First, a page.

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Epidemiology and outcomes of medically attended and microbiologically confirmed bacterial foodborne infections in solid organ transplant recipients


van den Bogaart, Lorena; Lang, Brian M; Neofytos, Dionysios; Egli, Adrian; Walti, Laura N; Boggian, Katia; Garzoni, Christian; Berger, Christoph; Pascual, Manuel; van Delden, Christian; Mueller, Nicolas J; Manuel, Oriol; Mombelli, Matteo; Swiss Transplant Cohort Study (2022). Epidemiology and outcomes of medically attended and microbiologically confirmed bacterial foodborne infections in solid organ transplant recipients. American Journal of Transplantation, 22(1):199-209.

Abstract

Food-safety measures are recommended to solid organ transplant (SOT) recipients. However, the burden of foodborne infections in SOT recipients has not been established. We describe the epidemiology and outcomes of bacterial foodborne infections in a nationwide cohort including 4405 SOT recipients in Switzerland between 2008 and 2018. Participants were prospectively followed for a median of 4.2 years with systematic collection of data on infections, and patient and graft-related outcomes. We identified 151 episodes of microbiologically confirmed bacterial foodborne infections occurring in median 1.6 years (IQR 0.58-3.40) after transplantation (131 [88%] Campylobacter spp. and 15 [10%] non-typhoidal Salmonella). The cumulative incidence of bacterial foodborne infections was 4% (95% CI 3.4-4.8). Standardized incidence rates were 7.4 (95% CI 6.2-8.7) and 4.6 (95% CI 2.6-7.5) for Campylobacter and Salmonella infections, respectively. Invasive infection was more common with Salmonella (33.3% [5/15]) compared to Campylobacter (3.2% [4/125]; p = .001). Hospital and ICU admission rates were 47.7% (69/145) and 4.1% (6/145), respectively. A composite endpoint of acute rejection, graft loss, or death occurred within 30 days in 3.3% (5/151) of cases. In conclusion, in our cohort bacterial foodborne infections were late post-transplant infections and were associated with significant morbidity, supporting the need for implementation of food-safety recommendations.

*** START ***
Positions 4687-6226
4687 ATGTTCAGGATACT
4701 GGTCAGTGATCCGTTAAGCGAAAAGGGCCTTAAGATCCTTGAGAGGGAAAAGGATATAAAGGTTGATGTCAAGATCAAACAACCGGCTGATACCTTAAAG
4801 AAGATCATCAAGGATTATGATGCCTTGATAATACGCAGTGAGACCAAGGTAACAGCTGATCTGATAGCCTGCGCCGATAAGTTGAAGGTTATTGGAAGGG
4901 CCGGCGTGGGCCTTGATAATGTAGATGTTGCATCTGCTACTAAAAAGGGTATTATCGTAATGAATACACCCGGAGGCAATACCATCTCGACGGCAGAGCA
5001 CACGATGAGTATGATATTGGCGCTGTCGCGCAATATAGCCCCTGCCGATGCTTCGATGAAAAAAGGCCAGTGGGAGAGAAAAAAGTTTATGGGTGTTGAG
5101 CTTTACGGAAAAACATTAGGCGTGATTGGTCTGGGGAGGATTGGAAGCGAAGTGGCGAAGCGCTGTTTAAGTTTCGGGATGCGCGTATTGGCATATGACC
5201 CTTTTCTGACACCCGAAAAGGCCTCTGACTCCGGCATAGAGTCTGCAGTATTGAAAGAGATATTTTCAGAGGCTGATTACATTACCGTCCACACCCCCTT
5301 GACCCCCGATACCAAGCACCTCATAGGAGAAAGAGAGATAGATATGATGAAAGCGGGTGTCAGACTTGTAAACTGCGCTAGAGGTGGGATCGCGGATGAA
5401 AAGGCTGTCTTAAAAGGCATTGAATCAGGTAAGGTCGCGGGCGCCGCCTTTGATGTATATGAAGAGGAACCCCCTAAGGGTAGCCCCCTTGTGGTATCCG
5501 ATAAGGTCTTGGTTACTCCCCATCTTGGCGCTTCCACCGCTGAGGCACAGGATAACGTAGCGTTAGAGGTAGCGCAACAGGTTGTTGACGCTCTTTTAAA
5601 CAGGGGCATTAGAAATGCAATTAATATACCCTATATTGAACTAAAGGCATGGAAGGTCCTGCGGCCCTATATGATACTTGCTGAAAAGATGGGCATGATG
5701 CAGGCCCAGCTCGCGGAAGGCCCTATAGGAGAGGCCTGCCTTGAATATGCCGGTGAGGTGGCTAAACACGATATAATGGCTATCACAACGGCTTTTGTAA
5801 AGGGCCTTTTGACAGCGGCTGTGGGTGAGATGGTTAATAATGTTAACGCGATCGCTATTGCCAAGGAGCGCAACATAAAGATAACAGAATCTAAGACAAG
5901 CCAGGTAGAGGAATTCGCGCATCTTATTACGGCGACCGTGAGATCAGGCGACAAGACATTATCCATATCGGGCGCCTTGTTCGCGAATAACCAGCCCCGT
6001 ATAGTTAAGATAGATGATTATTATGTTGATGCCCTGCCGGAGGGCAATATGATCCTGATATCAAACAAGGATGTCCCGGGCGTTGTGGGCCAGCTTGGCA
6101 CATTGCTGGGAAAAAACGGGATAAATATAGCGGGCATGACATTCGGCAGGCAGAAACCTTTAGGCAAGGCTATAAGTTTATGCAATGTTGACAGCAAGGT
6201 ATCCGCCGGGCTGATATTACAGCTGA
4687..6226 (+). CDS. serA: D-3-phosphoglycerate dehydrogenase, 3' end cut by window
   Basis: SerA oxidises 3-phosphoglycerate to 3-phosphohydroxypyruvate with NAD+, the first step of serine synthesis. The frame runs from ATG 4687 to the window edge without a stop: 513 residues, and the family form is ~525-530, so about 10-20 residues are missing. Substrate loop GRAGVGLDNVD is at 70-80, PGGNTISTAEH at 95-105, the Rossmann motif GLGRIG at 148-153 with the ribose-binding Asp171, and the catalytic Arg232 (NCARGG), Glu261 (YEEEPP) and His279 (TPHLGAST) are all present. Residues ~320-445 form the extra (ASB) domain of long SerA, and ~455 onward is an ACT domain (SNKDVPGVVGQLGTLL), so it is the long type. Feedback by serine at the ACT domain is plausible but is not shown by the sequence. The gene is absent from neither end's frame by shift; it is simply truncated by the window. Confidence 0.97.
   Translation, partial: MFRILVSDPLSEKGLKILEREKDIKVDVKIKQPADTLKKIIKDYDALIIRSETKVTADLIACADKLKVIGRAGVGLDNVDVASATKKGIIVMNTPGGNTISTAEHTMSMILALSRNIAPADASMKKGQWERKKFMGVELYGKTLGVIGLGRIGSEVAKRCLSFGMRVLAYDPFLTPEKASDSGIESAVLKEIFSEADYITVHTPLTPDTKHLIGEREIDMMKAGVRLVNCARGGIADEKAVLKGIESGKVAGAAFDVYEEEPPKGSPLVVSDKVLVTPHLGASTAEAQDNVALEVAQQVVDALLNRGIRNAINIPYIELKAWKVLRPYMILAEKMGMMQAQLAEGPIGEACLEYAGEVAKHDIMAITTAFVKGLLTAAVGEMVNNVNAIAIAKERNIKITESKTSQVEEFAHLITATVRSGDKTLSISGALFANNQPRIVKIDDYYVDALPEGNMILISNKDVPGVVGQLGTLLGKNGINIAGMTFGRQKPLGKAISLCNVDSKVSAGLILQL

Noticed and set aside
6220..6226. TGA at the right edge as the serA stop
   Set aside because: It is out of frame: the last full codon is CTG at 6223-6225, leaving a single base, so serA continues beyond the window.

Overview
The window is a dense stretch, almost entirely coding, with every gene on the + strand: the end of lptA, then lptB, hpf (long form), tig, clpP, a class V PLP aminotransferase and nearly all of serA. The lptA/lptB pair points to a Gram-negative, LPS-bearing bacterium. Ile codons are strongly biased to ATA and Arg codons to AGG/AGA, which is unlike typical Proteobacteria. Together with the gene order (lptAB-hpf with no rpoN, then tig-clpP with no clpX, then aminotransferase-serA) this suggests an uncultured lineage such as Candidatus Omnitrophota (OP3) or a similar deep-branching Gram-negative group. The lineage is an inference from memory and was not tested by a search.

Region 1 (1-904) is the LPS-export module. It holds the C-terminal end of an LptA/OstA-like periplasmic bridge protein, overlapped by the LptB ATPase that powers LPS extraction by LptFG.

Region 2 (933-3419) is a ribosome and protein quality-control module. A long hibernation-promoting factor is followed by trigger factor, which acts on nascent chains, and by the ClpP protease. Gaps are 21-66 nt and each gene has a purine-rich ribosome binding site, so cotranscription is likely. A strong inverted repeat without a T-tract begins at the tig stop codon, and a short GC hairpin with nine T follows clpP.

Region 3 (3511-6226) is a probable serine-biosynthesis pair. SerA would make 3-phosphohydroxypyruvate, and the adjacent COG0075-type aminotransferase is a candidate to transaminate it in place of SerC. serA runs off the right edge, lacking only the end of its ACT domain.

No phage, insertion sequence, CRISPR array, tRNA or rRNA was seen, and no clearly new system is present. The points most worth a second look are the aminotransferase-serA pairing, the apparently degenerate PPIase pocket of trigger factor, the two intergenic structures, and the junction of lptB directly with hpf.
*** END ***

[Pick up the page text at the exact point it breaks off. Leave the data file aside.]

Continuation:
Abstract

Food-safety measures are recommended to solid organ transplant (SOT) recipients. However, the burden of foodborne infections in SOT recipients has not been established. We describe the epidemiology and outcomes of bacterial foodborne infections in a nationwide cohort including 4405 SOT recipients in Switzerland between 2008 and 2018. Participants were prospectively followed for a median of 4.2 years with systematic collection of data on infections, and patient and graft-related outcomes. We identified 151 episodes of microbiologically confirmed bacterial foodborne infections occurring in median 1.6 years (IQR 0.58-3.40) after transplantation (131 [88%] Campylobacter spp. and 15 [10%] non-typhoidal Salmonella). The cumulative incidence of bacterial foodborne infections was 4% (95% CI 3.4-4.8). Standardized incidence rates were 7.4 (95% CI 6.2-8.7) and 4.6 (95% CI 2.6-7.5) for Campylobacter and Salmonella infections, respectively. Invasive infection was more common with Salmonella (33.3% [5/15]) compared to Campylobacter (3.2% [4/125]; p = .001). Hospital and ICU admission rates were 47.7% (69/145) and 4.1% (6/145), respectively. A composite endpoint of acute rejection, graft loss, or death occurred within 30 days in 3.3% (5/151) of cases. In conclusion, in our cohort bacterial foodborne infections were late post-transplant infections and were associated with significant morbidity, supporting the need for implementation of food-safety recommendations.

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Additional indexing

Item Type:Journal Article, refereed, original work
Communities & Collections:04 Faculty of Medicine > University Children's Hospital Zurich > Medical Clinic
04 Faculty of Medicine > University Hospital Zurich > Clinic for Infectious Diseases
Dewey Decimal Classification:610 Medicine & health
Scopus Subject Areas:Health Sciences > Immunology and Allergy
Health Sciences > Transplantation
Health Sciences > Pharmacology (medical)
Language:English
Date:22 January 2022
Deposited On:19 Jan 2022 09:59
Last Modified:26 Feb 2024 02:43
Publisher:Wiley-Blackwell Publishing, Inc.
ISSN:1600-6135
OA Status:Hybrid
Free access at:PubMed ID. An embargo period may apply.
Publisher DOI:https://doi.org/10.1111/ajt.16831
PubMed ID:34514688
  • Content: Published Version
  • Licence: Creative Commons: Attribution-NonCommercial-NoDerivatives 4.0 International (CC BY-NC-ND 4.0)